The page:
‘The First Wave’ Review: How to Fight a Virus

The documentary tracks the first four months of the novel coronavirus in March 2020, as it overwhelms works at a hospital in Queens.

The documentary “The First Wave,” an intimate portrait of the first four months of the coronavirus pandemic in New York City, goes inside the Long Island Jewish Medical Center in Queens, as doctors, nurses and patients attempt to fight a surge that threatens to overwhelm the hospital’s capacity.

The director Matthew Heineman (“Cartel Land,” “A Private War”) prefers a fly-on-the-wall style as he observes the scenes in the hospital. It’s clear he was granted a remarkable degree of access to make this documentary. The camera watches from the bedside of flat-lining patients as their doctors try to resuscitate them.Heineman pans close to intubated faces, and the audience sees the desperation of patients who try until their last breaths to expel fluid from their lungs.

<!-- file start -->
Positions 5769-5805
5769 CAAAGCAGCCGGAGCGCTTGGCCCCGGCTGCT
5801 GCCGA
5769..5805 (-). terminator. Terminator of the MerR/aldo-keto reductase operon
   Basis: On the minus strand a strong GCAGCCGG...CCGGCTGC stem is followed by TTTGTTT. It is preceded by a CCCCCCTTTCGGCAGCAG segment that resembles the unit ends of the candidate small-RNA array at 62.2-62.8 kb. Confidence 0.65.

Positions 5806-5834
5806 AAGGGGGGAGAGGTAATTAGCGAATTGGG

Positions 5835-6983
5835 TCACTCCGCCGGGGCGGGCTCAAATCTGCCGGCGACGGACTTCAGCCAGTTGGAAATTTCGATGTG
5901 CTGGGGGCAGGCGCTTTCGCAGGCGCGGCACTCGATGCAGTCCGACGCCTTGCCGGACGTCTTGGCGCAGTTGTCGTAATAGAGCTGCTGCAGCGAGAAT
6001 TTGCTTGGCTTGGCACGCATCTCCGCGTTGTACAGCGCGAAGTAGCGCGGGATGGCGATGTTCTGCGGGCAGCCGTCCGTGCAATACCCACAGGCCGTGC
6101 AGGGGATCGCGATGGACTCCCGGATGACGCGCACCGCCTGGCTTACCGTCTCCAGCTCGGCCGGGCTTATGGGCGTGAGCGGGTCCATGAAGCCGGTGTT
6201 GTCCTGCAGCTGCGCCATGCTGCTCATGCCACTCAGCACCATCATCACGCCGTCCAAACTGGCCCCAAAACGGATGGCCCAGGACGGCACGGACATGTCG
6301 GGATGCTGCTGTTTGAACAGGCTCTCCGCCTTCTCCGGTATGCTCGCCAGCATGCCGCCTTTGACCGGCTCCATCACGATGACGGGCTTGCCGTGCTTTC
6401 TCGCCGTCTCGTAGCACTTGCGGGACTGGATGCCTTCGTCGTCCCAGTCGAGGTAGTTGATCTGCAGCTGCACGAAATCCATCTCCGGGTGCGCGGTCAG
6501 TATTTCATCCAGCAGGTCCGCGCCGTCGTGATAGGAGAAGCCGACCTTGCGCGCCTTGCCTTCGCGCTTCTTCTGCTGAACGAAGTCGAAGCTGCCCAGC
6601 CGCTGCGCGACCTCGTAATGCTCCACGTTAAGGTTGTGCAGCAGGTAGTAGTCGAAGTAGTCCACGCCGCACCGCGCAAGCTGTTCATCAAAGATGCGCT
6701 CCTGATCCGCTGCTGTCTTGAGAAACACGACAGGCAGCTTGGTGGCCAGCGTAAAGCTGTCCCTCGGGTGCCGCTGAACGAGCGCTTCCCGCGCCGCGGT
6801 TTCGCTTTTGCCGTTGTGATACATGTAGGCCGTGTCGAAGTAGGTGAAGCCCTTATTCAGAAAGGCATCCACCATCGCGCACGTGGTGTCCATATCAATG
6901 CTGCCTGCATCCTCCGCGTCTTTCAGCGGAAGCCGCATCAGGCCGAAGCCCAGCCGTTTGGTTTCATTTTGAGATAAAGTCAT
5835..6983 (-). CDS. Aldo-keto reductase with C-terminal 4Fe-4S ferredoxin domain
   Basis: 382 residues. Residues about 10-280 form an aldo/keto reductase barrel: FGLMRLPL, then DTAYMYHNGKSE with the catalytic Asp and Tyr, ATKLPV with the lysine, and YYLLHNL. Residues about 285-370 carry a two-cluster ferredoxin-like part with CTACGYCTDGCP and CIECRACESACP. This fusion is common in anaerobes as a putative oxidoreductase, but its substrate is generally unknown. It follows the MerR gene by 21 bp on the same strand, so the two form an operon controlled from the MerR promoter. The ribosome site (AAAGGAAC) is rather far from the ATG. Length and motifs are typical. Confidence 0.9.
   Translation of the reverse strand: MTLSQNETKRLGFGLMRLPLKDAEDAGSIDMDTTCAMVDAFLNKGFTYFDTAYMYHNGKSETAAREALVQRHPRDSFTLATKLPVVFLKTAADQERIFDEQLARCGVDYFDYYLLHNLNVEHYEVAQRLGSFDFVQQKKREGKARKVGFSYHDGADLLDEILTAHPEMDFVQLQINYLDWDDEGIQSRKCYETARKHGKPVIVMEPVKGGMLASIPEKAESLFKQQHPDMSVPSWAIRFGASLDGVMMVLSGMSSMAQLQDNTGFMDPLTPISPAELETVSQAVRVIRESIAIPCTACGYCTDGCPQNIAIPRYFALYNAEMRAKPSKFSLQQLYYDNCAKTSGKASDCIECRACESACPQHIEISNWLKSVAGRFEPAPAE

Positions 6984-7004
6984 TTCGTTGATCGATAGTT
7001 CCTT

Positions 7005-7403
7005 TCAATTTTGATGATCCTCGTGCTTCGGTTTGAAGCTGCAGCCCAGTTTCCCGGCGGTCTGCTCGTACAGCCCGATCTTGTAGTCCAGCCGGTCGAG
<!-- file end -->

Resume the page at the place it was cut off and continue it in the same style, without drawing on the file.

In the scenes that follow, the film’s central figure, Dr. Nathalie Dougé, is overwhelmed by a new disease that doesn’t follow familiar patterns. It’s agonizing to witness the degree of suffering that this movie documents, all the more so because the pandemic is still ongoing.

Heineman doesn’t include talking heads to contextualize the images that are presented, preferring to allow doctors and nurses to explain the chaos surrounding them. The deliberate lack of an external perspective adds to the crushing atmosphere at the hospital. This is not a comprehensive portrait of diagnostics, treatment plans or even the political circumstances that produced such a deadly first surge. But the film succeeds in presenting an on-the-ground view of what it felt like to be inside a hospital in the spring of 2020. It was harrowing, death was everywhere and there was no end in sight.

The First Wave
Rated R for graphic images, medical gore and language. Running time: 1 hour 34 minutes. In theaters.

Source: Movies -


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